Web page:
LogonUser function of Windows to do the same.
Public Class LogInUser
Private Shared Function LogonUser(ByVal _
lpszUsername As String, ByVal lpszDomain _
As String, ByVal lpszPassword As String, _
ByVal dwLogonType As Integer, _
ByVal dwLogonProvider As Integer, _
ByRef phToken As Integer) As Boolean
Private Shared Function GetLastError() As Integer
We can also find whether the
logonuser function generated errors, by calling the
We use session variables to keep track of the user's login information and last access. We use an application variable to keep track of the total active users in the system.
Below code is a part of this implementation (can be found in windowsLoginControl.ascx.vb)
Application.Item("TotalActiveUsers") += 1
lblUserName.Text = Session("Username")
lblLastSession.Text = Session("LastActive")
lblTotalUsers.Text = Application("TotalActiveUsers")
We keep track of the no. of active users by simply incrementing the value every time the login method succeeds, and decrementing the value every time
session_end event occurs.
Better means to do this can also be used. The idea of this article is only to communicate the logic.
Testing the project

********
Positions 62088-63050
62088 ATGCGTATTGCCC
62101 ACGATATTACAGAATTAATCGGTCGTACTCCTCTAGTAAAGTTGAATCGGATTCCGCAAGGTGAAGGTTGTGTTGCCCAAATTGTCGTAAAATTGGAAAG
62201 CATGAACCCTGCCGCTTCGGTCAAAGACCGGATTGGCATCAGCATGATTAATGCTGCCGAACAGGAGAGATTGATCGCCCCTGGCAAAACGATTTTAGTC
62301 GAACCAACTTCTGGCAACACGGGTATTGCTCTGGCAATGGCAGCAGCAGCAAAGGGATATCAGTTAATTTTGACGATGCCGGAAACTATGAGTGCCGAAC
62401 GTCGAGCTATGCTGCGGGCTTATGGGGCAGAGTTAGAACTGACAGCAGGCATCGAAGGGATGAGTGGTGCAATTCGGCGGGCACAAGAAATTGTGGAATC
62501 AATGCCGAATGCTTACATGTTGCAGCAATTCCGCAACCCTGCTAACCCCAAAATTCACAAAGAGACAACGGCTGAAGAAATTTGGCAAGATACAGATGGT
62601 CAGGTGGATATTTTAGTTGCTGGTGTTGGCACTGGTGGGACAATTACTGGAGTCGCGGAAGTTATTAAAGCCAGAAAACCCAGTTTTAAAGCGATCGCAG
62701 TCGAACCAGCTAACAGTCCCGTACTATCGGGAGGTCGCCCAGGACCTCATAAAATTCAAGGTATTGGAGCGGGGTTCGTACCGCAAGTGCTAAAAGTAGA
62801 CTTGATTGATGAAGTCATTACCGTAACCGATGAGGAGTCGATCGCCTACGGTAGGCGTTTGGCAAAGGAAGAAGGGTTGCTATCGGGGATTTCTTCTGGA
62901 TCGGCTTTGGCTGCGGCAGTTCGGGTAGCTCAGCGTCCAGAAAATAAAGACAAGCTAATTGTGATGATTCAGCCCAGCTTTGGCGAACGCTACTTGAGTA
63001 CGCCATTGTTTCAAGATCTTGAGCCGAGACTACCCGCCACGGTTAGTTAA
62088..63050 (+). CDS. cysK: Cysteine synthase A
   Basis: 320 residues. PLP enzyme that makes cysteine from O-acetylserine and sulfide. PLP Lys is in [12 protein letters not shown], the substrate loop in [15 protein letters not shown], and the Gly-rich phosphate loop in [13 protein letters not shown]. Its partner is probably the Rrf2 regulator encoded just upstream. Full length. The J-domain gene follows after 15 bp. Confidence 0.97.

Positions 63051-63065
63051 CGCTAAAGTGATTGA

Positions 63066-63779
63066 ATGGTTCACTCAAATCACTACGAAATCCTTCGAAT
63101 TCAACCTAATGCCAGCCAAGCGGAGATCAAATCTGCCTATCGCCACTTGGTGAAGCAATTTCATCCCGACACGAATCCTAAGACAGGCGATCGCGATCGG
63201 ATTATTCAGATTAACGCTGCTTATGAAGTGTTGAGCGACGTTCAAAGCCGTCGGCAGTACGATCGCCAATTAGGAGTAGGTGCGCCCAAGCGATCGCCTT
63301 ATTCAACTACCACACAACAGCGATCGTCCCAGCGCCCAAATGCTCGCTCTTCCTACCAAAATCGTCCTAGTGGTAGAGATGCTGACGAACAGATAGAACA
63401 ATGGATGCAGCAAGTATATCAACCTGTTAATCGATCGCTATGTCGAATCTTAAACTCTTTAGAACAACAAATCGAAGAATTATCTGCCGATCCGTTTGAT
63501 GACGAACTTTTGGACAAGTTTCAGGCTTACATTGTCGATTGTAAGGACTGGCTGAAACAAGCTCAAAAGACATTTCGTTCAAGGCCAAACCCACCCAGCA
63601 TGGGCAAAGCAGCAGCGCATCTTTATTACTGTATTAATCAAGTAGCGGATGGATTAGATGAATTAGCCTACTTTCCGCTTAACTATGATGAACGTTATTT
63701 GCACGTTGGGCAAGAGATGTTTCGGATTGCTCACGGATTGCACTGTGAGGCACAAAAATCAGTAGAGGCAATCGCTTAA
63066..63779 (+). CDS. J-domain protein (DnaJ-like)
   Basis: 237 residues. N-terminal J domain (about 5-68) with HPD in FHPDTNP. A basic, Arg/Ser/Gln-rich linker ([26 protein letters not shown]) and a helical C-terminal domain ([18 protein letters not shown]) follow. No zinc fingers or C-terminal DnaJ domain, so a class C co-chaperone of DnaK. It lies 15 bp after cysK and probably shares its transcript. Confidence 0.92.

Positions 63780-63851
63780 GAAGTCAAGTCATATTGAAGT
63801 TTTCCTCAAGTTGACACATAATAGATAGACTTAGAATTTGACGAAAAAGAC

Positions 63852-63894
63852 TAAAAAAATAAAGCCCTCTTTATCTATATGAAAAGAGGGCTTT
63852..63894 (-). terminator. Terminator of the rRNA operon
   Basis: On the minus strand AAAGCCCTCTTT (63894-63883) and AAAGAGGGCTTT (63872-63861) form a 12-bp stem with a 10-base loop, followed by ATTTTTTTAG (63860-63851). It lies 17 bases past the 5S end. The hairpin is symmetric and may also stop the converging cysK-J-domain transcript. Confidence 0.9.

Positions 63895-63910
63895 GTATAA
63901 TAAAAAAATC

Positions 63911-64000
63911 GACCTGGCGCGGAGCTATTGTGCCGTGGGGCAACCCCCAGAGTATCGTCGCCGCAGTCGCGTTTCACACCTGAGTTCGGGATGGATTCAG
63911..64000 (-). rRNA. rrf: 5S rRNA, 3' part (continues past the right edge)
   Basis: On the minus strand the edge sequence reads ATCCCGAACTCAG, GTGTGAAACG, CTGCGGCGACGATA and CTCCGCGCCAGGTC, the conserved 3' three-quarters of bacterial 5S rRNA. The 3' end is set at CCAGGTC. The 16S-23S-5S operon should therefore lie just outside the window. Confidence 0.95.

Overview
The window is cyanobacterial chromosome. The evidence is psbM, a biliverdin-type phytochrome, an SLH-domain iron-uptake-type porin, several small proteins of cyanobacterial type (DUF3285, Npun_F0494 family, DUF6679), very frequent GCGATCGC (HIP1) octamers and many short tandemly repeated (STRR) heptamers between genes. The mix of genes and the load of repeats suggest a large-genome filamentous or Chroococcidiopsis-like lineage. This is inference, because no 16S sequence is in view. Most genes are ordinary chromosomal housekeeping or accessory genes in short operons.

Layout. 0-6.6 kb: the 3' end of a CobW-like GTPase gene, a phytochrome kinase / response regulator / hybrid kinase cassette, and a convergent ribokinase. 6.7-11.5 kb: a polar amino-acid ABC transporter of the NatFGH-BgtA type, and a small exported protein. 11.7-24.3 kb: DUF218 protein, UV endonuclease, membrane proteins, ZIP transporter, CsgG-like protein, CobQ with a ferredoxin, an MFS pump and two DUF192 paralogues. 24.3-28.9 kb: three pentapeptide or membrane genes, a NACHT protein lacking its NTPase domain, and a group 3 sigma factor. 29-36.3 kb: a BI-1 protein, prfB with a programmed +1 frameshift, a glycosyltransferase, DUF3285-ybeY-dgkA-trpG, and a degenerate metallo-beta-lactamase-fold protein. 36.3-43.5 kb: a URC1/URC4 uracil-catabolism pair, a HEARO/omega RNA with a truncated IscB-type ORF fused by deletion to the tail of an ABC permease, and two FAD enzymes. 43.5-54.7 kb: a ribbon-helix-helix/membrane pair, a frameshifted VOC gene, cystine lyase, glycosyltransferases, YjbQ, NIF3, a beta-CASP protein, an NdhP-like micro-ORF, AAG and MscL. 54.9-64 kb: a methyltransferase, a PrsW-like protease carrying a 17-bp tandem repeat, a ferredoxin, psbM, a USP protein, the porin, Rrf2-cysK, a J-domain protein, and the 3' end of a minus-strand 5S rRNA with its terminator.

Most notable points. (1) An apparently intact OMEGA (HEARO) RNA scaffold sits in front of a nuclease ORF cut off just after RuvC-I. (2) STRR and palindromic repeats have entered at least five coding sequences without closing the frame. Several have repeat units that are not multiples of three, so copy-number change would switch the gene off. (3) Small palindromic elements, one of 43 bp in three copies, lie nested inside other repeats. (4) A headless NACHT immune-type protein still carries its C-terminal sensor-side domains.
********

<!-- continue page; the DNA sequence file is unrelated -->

Before testing the project, we should check the following.
We keep the
domainname as constant, rather than taking it from the user as an input. Check whether proper domain name is assigned to the constant.
Private Const domainName = "TestDomain"
Check whether location of the DLLs that are being imported are proper.
Check whether the logoff page has the correct page name and path to transfer the user, once cleanup is done.
It has to be taken care that code implemented doesn't allow for inappropriate usage through various
I preferred to keep the domain name hard-coded into the application through a constant rather than accept it as an user input... so that it's easy to limit or monitor user login sessions.
In case of intranet projects, we can create a separate domain, and user group for the project and use the above logic to allow users to login to the system only on the particular domain. May be you can call this an 'Idea' :o)
Using the controls on another web project
To implement the web user controls in a web project, we simply copy the files related to the two controls, the
loginuser class, the logoff user page, to our new web project, and also copy the code from our global.asax.vb to the new project's global.asax.vb.
In VS.NET, these copied files can easily be included in the target project by right clicking and selecting 'Include in Project' in Solution Explorer.
The code that's been worked out in this article will authenticate users on only one page of the web application. Normally, a web application will have content inside the site to be viewed by authenticated users.. in this case, the controls will have to have a mechanism of holding the user's authentication across page requests. This can be done by holding the
windowsIdentity object of the authenticated user in a session variable, and allowing users rights on pages by using
FileIOPermission and other classes in the